“Walking into a consecrated church is like walking into heaven.” ~ St. Gregory of Nyssa
In 313, Christianity, for the first time in its history, became a “legalized” religion. The Roman Empire under St. Constantine the Great ended its persecution of Christians. For the first time they were permitted to worship openly. Immediately following this proclamation, thousands of churches were built within the empire—from the landmark basilicas constructed by St. Helen on the holy sites in the Holy Land, to the glorious cathedrals built by St. Constantine in his new capital city, to the intricate churches carved in the cliffs of Cappadocia, to the churches in the monasteries on Sinai, in the wilderness of the Jordan, and on the remote mountains of Greece. Everywhere Christians were zealously dedicated to erecting churches. Many of these churches exist until today, constructed of stone and built to last millennia.
The zeal for building churches has remained as a primal instinct among the Orthodox. In native Orthodox lands, churches, as well as chapels and shrines, are scattered across the countryside, wedged between tall buildings in the cities, and perched on precarious mountaintops. Each place of worship is a testament to the faithful’s desire to offer the best to God—be it a great offering or small. In the Slavic lands, after the fall of Communism, hundreds of churches were built or rebuilt. Even today the Slavic people have not ceased to build awe-inspiring churches, monasteries, and chapels. Their love for God is continually manifested in the offering of a sanctified dwelling place for God.
The sanctification and completion of a church is found in its consecration. This is its sacramental “setting aside” as a space that is wholly dedicated to the worship of the Triune God. A consecration is also described as the baptism of the church. The altar is washed and clothed in a white baptismal garment called a katasarkion (“upon-the-body cloth”), which is never again removed. The walls and icons of the church are anointed with Holy Chrism, the same Chrism which is used to anoint during Chrismation. The antimension (the decorative cloth icon upon which the Holy Gifts are consecrated during the Divine Liturgy) is blessed.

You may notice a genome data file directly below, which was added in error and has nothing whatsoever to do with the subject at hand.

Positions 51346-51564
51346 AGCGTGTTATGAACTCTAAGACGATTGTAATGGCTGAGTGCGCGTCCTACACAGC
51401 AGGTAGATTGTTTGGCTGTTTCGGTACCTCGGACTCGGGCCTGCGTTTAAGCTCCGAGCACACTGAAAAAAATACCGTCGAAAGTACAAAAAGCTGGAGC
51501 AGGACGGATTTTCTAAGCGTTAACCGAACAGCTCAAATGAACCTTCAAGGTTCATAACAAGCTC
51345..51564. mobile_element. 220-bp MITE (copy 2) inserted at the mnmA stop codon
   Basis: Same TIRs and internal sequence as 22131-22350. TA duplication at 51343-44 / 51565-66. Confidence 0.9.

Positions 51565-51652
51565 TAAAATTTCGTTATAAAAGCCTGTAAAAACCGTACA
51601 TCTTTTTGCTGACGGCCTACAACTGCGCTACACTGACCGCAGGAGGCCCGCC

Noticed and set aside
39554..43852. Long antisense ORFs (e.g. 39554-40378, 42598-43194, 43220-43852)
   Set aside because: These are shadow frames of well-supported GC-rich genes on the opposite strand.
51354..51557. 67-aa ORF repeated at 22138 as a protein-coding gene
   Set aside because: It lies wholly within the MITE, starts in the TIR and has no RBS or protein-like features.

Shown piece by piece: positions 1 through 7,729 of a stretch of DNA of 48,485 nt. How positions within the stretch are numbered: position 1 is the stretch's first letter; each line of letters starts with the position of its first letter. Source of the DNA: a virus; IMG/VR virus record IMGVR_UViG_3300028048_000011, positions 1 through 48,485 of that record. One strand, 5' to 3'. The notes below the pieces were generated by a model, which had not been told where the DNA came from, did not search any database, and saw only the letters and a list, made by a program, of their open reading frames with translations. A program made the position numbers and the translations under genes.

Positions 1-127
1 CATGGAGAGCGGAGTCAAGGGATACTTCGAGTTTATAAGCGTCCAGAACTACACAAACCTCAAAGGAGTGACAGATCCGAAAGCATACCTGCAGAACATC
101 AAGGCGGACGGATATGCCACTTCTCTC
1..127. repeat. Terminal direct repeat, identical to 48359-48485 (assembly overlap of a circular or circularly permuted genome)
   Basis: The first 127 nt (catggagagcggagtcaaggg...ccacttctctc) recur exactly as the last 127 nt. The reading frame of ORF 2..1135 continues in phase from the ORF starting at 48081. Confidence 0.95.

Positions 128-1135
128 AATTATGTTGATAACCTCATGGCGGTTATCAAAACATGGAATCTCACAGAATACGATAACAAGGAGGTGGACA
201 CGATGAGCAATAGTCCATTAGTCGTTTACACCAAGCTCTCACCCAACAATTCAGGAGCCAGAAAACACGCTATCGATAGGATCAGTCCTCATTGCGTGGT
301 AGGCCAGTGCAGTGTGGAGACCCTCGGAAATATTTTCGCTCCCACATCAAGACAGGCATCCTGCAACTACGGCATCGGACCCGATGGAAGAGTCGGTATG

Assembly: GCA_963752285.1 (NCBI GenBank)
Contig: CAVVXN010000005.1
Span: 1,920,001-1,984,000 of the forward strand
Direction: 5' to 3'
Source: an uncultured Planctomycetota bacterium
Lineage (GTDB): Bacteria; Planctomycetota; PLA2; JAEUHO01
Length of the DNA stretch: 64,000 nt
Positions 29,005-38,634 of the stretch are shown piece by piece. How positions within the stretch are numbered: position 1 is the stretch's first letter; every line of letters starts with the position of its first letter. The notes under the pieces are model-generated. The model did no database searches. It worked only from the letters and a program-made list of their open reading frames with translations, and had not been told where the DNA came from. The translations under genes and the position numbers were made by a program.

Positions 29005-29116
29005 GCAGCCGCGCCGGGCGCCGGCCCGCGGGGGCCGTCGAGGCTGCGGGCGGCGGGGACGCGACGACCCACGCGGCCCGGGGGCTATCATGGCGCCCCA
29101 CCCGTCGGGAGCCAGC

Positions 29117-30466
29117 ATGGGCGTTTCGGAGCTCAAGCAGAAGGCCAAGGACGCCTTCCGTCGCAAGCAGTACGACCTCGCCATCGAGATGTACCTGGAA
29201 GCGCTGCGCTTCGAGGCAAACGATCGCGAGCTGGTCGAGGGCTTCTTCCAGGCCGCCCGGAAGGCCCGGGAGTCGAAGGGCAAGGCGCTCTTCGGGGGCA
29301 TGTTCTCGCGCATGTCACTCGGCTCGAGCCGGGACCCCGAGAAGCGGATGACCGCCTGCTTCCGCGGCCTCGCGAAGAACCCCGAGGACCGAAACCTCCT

Most importantly, in a consecration the church receives the relics of martyrs, which are permanently encased within the altar. These relics impart the grace of God upon the sacraments that are performed in the church and sanctify those who worship in the church. They bring the presence of those holy martyrs into the liturgical services.
As Orthodox Christians—many of us converts to the Faith—we must grow in that zeal which our brothers and sisters in Christ around the world possess: the zeal to build beautiful and God-pleasing churches. A building is only worthy as a dwelling place of the living God when we offer Him our very best. (Remember Cain, who gave to God an inferior offering, which God did not accept.)
Let the search for our permanent church home be at the forefront of our thoughts and prayers, so that we can soon have the opportunity to give God our best offering!
I encourage you to listed to an engaging talk given by Fr. Josiah Trenham on the subject of a church consecration—Sanctifying Space: The House of God.